‘STOP worrying about me – for Heaven’s sake, I’m 43-years-old.”
That was my younger son’s reaction when I phoned to ask if he had got rid of a severe headache.
It had been acquired after a particularly heavy week at work and following a mountainous charity run I’d witnessed in scorching weather. The fact that he had taken painkillers – pills are something he usually avoids like flat beer – had heightened concern.
I did not resort to the well-worn cliché that when parents stop worrying, they stop caring or loving, but it came close. Nor did I prophesy that he would one day show hyper-concern over his two young sons because he does already.
It didn’t take long to get even, if that’s the phrase I’m looking for – less than 24 hours in fact. I announced I was returning to Nepal as soon as my renewed passport arrived and bookings could be made. (Readers have doubtless read this week of passport delays.)
In less time than it takes England to miss a penalty kick, he listed many pitfalls. Eventually I lifted my hand and with an air best described as snooty, said: “Stop worrying about me – for Heaven’s sake I’m...” falling silent before any incriminating number was uttered.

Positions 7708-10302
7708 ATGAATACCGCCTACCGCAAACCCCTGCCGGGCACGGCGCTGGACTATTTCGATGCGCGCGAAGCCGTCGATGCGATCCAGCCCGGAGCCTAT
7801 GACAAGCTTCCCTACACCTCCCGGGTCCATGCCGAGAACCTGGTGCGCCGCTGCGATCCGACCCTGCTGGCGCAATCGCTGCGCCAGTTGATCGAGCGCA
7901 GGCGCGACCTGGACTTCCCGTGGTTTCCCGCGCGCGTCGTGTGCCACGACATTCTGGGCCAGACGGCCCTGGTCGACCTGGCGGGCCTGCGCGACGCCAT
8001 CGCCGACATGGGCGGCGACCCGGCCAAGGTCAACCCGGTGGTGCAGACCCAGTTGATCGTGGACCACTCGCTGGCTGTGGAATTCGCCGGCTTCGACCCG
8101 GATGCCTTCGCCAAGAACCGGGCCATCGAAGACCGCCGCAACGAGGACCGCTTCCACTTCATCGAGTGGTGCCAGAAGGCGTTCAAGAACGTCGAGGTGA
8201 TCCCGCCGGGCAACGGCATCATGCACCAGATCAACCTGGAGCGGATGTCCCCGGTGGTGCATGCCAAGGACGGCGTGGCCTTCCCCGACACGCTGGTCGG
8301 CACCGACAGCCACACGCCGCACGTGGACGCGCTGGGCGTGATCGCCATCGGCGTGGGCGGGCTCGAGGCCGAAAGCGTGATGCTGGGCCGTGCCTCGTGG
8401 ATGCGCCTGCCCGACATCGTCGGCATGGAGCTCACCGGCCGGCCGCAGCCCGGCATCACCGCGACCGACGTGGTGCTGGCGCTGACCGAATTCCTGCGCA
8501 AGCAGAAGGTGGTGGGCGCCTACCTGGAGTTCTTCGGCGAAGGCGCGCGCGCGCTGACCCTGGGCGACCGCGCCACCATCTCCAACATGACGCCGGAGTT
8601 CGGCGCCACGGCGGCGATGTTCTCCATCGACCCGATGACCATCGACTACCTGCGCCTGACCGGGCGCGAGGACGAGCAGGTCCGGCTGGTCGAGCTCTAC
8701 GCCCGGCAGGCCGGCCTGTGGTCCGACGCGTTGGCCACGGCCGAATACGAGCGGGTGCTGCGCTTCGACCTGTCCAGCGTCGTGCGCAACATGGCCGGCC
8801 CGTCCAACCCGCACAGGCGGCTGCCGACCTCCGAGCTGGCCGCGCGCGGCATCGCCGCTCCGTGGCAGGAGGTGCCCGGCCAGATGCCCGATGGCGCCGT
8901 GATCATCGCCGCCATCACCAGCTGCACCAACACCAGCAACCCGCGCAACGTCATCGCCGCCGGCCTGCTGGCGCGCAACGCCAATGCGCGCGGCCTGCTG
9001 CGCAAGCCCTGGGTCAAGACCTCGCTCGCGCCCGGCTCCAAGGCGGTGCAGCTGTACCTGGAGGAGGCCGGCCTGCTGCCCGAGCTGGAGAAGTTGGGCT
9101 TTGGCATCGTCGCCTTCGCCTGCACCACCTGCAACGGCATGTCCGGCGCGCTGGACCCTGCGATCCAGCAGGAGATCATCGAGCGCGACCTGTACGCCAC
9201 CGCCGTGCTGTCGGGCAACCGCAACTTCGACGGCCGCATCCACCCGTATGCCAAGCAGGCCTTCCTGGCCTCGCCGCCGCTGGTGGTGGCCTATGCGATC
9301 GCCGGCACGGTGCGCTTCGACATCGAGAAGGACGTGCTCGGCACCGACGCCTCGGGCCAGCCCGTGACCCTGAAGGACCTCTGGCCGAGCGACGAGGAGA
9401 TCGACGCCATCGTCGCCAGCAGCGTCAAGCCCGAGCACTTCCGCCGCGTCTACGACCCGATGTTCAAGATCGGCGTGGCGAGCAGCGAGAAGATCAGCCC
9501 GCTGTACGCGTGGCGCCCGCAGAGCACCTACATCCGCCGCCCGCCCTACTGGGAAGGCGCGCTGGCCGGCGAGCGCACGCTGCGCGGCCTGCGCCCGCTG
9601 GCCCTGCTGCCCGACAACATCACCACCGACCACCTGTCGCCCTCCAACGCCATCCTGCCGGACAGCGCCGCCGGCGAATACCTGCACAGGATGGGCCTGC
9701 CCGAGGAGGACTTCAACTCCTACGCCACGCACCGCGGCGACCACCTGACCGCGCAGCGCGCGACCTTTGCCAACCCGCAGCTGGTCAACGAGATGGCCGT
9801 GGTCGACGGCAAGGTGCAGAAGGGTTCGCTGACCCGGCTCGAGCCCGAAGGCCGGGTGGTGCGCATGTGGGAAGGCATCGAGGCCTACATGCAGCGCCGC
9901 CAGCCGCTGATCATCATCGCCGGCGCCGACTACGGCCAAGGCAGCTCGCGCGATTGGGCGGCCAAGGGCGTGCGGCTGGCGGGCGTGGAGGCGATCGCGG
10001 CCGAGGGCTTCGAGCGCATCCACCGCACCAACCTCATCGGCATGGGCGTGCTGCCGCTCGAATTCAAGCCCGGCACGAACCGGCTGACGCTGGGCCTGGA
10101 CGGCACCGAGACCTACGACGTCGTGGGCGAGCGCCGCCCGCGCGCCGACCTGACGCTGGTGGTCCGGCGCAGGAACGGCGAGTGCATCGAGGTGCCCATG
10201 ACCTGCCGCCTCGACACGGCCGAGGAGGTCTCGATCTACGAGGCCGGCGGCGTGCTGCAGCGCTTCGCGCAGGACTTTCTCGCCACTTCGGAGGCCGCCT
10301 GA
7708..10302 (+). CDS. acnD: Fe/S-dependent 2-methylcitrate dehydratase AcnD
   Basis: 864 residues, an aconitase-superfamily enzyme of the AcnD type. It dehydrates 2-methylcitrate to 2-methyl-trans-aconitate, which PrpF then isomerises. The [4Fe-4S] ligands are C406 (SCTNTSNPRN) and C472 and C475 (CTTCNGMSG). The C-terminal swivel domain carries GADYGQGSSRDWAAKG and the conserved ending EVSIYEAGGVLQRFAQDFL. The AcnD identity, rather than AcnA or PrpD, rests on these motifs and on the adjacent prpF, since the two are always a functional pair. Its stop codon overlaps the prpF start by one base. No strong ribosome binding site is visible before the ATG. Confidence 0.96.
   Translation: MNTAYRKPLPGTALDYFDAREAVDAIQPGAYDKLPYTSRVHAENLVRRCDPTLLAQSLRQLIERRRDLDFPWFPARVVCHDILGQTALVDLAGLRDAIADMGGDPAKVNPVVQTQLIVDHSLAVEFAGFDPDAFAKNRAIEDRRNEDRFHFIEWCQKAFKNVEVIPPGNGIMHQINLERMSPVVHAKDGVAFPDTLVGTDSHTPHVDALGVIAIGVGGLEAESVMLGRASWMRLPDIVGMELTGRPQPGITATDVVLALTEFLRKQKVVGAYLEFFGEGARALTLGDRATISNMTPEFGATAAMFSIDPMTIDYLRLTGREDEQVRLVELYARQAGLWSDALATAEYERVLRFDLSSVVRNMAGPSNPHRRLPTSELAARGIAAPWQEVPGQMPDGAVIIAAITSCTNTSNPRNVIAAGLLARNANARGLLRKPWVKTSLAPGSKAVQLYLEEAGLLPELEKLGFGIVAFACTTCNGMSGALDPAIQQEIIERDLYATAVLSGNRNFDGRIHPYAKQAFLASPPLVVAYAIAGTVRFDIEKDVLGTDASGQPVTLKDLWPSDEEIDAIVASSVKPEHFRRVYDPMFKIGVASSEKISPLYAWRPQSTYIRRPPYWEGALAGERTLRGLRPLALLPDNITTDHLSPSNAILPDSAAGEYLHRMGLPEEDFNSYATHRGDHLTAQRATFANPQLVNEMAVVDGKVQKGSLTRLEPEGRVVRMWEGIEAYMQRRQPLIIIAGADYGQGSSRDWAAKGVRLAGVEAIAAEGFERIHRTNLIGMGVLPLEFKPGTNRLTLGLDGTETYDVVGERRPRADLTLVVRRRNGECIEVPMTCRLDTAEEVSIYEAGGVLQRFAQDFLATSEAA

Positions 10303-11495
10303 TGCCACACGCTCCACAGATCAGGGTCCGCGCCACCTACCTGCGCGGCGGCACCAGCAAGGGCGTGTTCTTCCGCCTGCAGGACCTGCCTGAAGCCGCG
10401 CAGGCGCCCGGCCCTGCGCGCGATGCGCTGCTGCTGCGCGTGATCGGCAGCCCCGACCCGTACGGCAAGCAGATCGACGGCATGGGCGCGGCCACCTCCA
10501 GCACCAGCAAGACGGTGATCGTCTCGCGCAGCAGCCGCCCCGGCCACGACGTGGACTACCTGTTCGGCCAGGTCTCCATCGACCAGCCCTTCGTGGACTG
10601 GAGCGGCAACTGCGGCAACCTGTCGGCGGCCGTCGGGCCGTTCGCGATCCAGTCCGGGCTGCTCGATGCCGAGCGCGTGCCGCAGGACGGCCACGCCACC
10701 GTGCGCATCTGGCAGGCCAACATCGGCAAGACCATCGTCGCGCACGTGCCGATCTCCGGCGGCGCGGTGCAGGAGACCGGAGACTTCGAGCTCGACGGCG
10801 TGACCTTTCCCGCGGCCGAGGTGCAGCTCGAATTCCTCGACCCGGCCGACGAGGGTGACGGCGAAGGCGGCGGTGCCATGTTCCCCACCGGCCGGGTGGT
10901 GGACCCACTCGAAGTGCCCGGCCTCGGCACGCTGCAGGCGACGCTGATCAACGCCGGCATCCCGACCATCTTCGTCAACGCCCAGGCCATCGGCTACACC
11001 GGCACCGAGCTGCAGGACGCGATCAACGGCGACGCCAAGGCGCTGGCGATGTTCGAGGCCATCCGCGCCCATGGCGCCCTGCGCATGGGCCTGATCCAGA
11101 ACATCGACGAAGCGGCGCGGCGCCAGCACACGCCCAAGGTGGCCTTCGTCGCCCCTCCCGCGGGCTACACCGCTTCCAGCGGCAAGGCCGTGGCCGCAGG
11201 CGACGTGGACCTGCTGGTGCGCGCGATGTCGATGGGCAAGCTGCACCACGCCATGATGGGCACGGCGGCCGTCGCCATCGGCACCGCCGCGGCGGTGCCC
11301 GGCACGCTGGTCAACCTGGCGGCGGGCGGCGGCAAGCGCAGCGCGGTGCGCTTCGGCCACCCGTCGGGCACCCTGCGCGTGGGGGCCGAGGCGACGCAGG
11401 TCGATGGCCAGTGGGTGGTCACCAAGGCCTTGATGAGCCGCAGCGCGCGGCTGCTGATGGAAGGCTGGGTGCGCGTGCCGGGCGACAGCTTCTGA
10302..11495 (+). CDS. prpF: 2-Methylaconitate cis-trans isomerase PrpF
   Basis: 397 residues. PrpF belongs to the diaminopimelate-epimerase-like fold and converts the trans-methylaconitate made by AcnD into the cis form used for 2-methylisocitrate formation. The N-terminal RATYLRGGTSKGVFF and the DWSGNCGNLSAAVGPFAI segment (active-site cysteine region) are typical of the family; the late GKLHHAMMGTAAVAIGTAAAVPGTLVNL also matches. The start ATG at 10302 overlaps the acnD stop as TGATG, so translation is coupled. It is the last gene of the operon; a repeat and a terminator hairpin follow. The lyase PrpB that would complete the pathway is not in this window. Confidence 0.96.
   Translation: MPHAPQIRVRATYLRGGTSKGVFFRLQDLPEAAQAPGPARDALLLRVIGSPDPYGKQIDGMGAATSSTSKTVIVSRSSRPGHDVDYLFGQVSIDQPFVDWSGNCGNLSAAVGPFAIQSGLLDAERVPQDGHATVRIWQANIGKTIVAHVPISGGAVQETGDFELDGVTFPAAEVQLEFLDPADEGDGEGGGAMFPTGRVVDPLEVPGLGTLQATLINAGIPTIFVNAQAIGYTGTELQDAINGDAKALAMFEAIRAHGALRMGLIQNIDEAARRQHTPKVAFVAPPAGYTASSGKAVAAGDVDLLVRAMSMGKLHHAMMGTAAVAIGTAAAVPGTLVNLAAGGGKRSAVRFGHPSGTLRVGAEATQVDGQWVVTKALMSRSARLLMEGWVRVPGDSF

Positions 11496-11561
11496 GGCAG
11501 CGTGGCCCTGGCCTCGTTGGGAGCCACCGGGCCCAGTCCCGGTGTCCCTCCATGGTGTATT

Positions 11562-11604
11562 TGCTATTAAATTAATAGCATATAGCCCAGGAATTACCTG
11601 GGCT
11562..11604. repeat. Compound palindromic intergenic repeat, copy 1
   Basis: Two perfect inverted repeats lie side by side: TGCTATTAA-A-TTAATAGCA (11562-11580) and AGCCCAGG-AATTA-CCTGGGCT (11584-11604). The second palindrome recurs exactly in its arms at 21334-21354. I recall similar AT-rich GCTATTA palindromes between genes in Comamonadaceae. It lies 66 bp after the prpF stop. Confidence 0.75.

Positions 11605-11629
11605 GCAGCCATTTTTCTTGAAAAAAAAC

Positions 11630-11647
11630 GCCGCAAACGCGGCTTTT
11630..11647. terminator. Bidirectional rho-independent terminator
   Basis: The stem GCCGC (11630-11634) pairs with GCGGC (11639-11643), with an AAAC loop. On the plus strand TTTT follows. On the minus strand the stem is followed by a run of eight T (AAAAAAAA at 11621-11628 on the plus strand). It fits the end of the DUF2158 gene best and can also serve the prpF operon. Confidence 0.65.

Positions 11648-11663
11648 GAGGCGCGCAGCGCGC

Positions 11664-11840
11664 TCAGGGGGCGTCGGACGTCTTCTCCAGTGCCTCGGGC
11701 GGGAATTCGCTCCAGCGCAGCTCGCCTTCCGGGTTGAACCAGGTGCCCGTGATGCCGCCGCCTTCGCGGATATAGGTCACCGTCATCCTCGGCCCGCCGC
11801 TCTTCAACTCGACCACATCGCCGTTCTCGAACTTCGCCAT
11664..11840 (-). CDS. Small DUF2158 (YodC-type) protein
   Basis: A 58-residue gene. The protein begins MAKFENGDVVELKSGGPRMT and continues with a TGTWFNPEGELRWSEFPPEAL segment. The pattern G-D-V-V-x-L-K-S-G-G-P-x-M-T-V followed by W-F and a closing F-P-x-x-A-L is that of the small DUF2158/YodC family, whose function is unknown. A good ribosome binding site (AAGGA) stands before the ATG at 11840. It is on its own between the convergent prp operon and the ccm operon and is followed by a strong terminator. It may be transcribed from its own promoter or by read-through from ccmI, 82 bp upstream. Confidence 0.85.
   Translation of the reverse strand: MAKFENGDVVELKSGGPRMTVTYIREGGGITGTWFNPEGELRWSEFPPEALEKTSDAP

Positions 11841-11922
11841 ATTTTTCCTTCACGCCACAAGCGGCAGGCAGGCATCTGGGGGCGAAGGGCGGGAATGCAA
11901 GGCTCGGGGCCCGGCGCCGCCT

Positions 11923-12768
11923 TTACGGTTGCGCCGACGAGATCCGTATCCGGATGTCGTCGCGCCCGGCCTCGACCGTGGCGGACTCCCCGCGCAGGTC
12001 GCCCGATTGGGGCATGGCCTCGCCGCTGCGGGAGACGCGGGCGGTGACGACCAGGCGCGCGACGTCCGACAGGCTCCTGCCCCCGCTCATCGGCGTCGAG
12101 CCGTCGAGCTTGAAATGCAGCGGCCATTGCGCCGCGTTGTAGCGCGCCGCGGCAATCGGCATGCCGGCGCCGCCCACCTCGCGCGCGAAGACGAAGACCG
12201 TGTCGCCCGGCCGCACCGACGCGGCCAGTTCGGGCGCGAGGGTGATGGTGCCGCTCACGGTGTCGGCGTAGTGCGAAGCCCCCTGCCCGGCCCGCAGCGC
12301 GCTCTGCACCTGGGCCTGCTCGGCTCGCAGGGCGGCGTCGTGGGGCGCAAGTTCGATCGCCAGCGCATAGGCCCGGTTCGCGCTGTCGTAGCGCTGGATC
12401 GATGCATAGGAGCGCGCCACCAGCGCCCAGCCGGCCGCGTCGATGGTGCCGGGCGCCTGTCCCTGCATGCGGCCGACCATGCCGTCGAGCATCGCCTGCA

As they say in football circles – one-all.
But confession is called for: I met the Yellow Submarine charity for the first time – more than a year after it opened its café doors in Park End Street.
There is no excuse. The paintwork is bright enough and the invitation to passers-by plain for all to see. A warm welcome came from founder Toby Staveley who served a delightful calorie-loaded cake and the best pot of rooibos tea I’ve had in ages.
He introduced me to some of the young people the charity exists to help. Learning difficulties, overwhelming shyness and world-damaging conditions are there to be beaten as the team of devoted helpers does its bit.
Young people who never believed they could face the world are working in the shop and gaining experience and confidence in many tasks. Everyone strives to become assistant of the month. In the next academic year the charity intends to sponsor an apprentice at a local college.
An evening club, training sessions and holidays are all part of Yellow Submarine’s prescription. Sorry for ignoring you all so far, but I promise I’ll be back to learn more – and eat those cakes.
Two days ago the postman arrived bearing a card and a box. There was a brief note. “Your Father’s Day card and present,” it announced. “Sent and we hope received before you do something daft. We have no sale or return option.”
Defeated by a last-minute penalty?
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